Five Mile Final | A Flight Instructor's Sandbox

Aviation Instructor's Handbook

The job of an aviation instructor is to teach. Responsibilities for all instructors include:

Helping students learn does not mean making things easy — achieving difficult goals rewards self-enhancement and personal satisfation. Students should find the learning process interesting and be given the opportunity to explore and experiment, building self-confidence.

Instructors must be clear with learning objectives at all phases of the process. Specific actions include devising a plan of action, creating a positive relationship, presenting information efficiently, transfering responsibility to the student as learning occurs, and evaluating the student's progress and teaching effectiveness.

In providing adequate instruction, the instructor must take the time to learn about the student's background, temperament, and way of thinking. Failing to spot a weakness (slow-mindedness vs. timidity) or learning style (passive vs. aggressive) may harm the process. Slow students should be assigned subgoals, separating complex lessons into elements. Fast learners may soon become overconfident.

Standards of performance requires flight instructors to continuously evaluate their own effectiveness. Standards must be mantained, and students will not resent standards that are consistent and fair. Substandard performance is not acceptable and hazardous.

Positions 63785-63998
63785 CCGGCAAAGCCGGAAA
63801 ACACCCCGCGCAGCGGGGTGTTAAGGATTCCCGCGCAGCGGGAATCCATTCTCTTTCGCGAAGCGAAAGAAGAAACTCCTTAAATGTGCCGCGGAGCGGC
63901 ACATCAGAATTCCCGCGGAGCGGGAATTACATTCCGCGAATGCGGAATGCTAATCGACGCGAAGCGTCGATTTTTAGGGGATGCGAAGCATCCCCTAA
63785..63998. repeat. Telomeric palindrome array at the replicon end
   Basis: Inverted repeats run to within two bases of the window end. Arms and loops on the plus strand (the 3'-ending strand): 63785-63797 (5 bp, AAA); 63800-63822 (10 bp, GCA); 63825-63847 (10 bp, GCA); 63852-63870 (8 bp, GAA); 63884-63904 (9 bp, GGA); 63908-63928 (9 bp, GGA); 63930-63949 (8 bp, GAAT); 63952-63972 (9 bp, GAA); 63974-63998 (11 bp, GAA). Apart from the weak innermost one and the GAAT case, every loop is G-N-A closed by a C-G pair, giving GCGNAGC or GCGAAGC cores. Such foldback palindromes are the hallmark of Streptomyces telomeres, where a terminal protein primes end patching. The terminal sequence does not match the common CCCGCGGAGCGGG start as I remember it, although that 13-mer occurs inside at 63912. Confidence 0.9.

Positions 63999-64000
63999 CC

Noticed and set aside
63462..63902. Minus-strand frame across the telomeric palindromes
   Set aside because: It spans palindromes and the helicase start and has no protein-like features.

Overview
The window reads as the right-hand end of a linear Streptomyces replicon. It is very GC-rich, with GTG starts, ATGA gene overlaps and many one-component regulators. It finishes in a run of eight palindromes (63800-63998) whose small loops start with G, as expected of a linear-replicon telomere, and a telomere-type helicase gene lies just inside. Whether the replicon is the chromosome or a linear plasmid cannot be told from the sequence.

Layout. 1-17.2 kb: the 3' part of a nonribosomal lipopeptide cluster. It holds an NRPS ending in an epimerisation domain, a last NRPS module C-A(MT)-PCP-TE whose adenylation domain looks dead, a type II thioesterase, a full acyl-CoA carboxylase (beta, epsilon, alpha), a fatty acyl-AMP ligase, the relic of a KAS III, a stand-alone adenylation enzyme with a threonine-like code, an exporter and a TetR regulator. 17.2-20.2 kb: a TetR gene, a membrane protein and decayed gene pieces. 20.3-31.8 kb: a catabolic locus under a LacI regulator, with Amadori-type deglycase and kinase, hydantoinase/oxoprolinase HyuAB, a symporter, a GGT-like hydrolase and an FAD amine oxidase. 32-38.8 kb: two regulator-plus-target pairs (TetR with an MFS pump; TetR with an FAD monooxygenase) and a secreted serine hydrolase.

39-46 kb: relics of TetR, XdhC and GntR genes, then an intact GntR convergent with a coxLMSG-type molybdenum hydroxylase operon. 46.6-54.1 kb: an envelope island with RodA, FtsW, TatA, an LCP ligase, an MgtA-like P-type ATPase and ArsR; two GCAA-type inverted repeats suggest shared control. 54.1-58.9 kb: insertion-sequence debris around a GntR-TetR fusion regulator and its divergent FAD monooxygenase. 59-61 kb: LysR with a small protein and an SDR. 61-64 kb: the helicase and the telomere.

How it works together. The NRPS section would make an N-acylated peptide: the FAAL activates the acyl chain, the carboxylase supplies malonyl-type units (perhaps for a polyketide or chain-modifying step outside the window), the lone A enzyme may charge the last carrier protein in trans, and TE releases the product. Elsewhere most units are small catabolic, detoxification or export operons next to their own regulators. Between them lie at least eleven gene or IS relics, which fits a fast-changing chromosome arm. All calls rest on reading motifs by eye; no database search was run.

True performance as a professional is based on study and research.

By Emphasizing the positive, instructors encourage students to form a positive image of aviation. The fear of threat impedes the ability to perceive. New students should not be overwhelmed by critical possibilities (stalls, engine failures).

Additional flight instructor responsibilities include:

Evaluation of student piloting ability must be based upon established standards. The student's mastery of elements must be considered, rather than overall performance. Demonstrations of performance apply directly to solo and cross-country endorsements. Students must remain informed of their progress. Correction should not include removing control from the student — when safety allows, a student can be allowed to progress through a mistake and find their way out.

A pretest constructed to measure knowledge and skills necessary to begin a course is referred to as a criterion-referenced test.

Pilot supervision in regards to the guidance and restraint of solo students, is the flight instructor's foremost responsibility.

Practical Test recommendations should be given only after a student has demonstrated the knowledge and skill level required for the rating sought. Instructors are held accountable for substandard students during examinations. FAA inspectors and designated examiners rely on flight instructors to recommend candidates for tests.

When students have completed the necessary requirements for a certificate, FAA form 8710-1: "Airman Certificate and/or Rating Application" is completed by the student and instructor.

Instructors perform flight reviews, which are an opportunity to expand on the instructor's services. This is not an exam or a checkride, but instead a service to pilots. Instructors may also provide instrument proficiency checks, checkouts, and transitions.

Instructors are responsible for maintaining their own pilot proficiency.

Professional elements the instructor should consider include sincerity, acceptance of the student, personal appearance and habits, demeanor, saftey practices/accident prevention, proper language, self-improvement, and minimizing student frustrations. This last element includes:

Flight Instructor Test Questions

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Robert Wederquist   CP-ASEL - AGI - IGI
Commercial Pilot • Instrument Pilot
Advanced Ground Instructor • Instrument Ground Instructor